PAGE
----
Finally, many products that students bring to college can be swapped out with a more eco-friendly version that will also last longer, so students can get more for their money. Let’s start in the bathroom. Shampoo and conditioner bars are a new fad in the world of sustainability, and for good reason. Shampoo and conditioner bars completely eliminate the need for plastic bottled products as they are suitable for all hair types, last over 75 washes per bar, and are entirely zero waste. These products are easy to use, easy to travel with, and now even easy to find at everyday stores such as Target. My personal favorite brand of haircare bars come from the store LUSH.
Additionally, classic bar soap is a much better alternative to plastic bottle body wash and acts like the shampoo and conditioner bars as being zero waste. Another material to consider is the loofah. Loofahs are not characteristically a product one would think is harmful to the planet, but they usually end up in landfills very often since their lifespan is short and are extremely wasteful. Luckily, there are many natural and compostable loofahs and loofah alternatives sold in many places for fair prices.
Next, metal razors, or safety razors, are an excellent way to lessen the amount of plastic in your bathroom. While some safety razors are a bit more expensive than the ones that consumers are used to, the lifespan of the product is sure to be much longer than any plastic razor. While pricey, accessibility is simple as, again, everyday stores like Target provide them.
Several other products such as toothbrushes, hairbrushes, and cleaning brushes can be swapped out for bamboo alternatives that last much longer. Other small items such as cotton pads, q-tips, floss, and menstrual products can all be swapped for reusable items that provide the exact same purpose.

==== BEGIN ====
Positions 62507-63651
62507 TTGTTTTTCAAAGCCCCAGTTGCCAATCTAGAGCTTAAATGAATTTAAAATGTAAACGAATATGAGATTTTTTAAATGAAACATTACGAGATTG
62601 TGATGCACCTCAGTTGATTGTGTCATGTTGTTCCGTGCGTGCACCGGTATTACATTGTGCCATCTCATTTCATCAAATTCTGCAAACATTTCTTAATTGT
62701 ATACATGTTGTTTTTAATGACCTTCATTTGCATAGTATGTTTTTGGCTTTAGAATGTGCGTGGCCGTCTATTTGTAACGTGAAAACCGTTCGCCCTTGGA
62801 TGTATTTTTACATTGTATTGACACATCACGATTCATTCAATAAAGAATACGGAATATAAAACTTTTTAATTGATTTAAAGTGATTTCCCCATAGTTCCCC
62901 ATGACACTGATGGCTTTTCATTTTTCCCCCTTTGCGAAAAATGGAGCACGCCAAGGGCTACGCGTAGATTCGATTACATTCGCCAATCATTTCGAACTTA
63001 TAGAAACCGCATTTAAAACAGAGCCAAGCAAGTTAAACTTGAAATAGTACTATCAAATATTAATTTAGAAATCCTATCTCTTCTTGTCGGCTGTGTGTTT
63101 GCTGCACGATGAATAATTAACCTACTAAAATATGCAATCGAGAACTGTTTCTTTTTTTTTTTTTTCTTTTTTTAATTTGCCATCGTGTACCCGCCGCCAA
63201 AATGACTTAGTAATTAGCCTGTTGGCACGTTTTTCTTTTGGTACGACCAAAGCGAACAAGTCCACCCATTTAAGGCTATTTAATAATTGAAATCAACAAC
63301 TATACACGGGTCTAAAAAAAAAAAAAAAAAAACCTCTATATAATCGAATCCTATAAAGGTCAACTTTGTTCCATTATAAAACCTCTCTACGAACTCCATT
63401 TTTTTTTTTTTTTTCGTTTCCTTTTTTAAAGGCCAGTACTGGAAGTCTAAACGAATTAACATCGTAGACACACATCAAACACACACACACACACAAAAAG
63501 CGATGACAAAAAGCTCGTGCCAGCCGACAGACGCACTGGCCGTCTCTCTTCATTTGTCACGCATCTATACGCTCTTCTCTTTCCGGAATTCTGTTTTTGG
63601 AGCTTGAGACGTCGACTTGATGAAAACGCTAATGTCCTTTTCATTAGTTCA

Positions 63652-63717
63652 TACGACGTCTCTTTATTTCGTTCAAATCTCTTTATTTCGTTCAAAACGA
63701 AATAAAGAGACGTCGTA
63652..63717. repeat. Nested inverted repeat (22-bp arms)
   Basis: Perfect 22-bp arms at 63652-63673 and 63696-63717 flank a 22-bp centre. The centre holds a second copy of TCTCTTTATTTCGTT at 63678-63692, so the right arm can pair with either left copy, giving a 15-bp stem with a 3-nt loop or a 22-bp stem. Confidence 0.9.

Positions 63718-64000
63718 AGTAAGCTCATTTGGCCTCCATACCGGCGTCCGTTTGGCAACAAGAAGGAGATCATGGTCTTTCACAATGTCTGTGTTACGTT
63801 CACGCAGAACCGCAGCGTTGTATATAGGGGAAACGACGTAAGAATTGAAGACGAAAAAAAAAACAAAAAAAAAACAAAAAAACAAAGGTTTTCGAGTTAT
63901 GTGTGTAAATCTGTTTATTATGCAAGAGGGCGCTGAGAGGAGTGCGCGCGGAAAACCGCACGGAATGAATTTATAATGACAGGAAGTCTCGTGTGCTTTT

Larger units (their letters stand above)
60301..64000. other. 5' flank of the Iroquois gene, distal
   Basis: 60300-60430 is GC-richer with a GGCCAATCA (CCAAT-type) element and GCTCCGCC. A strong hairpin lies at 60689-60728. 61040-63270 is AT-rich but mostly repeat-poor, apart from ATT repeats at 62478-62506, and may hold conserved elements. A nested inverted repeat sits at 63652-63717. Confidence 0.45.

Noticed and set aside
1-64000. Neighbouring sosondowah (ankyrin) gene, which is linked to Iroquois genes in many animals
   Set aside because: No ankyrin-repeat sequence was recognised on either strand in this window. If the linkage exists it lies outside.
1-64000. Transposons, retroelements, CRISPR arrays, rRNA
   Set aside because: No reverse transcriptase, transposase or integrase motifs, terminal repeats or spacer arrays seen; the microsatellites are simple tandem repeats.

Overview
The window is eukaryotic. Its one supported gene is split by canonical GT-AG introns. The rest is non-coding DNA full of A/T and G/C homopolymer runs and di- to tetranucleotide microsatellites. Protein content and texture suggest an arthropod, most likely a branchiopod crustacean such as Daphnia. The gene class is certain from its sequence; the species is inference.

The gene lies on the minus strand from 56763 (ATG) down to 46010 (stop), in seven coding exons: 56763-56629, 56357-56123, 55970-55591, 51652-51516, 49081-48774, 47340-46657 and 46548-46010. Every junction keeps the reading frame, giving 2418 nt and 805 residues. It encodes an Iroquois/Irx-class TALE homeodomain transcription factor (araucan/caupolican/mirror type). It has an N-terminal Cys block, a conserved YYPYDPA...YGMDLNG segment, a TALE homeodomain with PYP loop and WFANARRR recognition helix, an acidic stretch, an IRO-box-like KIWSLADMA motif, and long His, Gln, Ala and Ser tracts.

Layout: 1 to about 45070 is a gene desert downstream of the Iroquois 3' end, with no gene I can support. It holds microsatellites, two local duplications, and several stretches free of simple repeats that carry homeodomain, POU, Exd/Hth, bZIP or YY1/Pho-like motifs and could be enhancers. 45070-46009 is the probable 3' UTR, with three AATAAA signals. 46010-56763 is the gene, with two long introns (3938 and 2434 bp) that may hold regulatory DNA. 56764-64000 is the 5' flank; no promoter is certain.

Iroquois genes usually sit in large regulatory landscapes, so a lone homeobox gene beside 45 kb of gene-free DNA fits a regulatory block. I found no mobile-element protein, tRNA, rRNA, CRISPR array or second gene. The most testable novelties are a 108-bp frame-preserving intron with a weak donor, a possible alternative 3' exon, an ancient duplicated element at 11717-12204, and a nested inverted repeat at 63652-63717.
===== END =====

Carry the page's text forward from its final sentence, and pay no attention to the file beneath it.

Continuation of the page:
Outside of the bathroom there is still a great deal of products that college students can use while living in close quarters with other students. One of the especially difficult aspects of college is laundry. It can be expensive and irritating to complete with so many people using the same machines. Thankfully, there are several zero waste and sustainable laundry products that can also save money, which makes the experience just a bit more enjoyable.
Lavender Stain & Odor Detergent
Public Goods Laundry Detergent Pods
In a dorm version of a kitchen, there are still sustainable products that can be used in lieu of single use plastics and other non-reusable items. There are the basic staples such as reusable water bottles and food storage, which also save a considerable amount of money, as well as substitutes like reusable bags for grocery shopping. There are several ways to sustainably store food other than the classic Tupperware such as beeswax paper and reusable baggies.
Last but certainly not last, one of my personal favorite sustainable products to use in everyday life are Swedish dish cloths. Using Swedish dish cloths can save 17 rolls of paper towels and though their lifespan is long since they are washable, once one is no longer useable, it can be completely composted. Plus, they have fun designs to choose from to whatever best fits your dorm or kitchen.
wild life Swedish Sponge Cloth
Ultimately, there are a plethora of ways to live a sustainable lifestyle while still getting an education and life experiences. Living in places that are walkable with plant-based eating and reusable products sets anyone up for success. This is in no way a complete list of sustainable methods to apply in daily life, but it is a great start. Personally, I am awfully excited to see these products and practices in use by many and cannot wait to see what else will be in store in the future.
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Photo: Daria Shetsova via Unsplash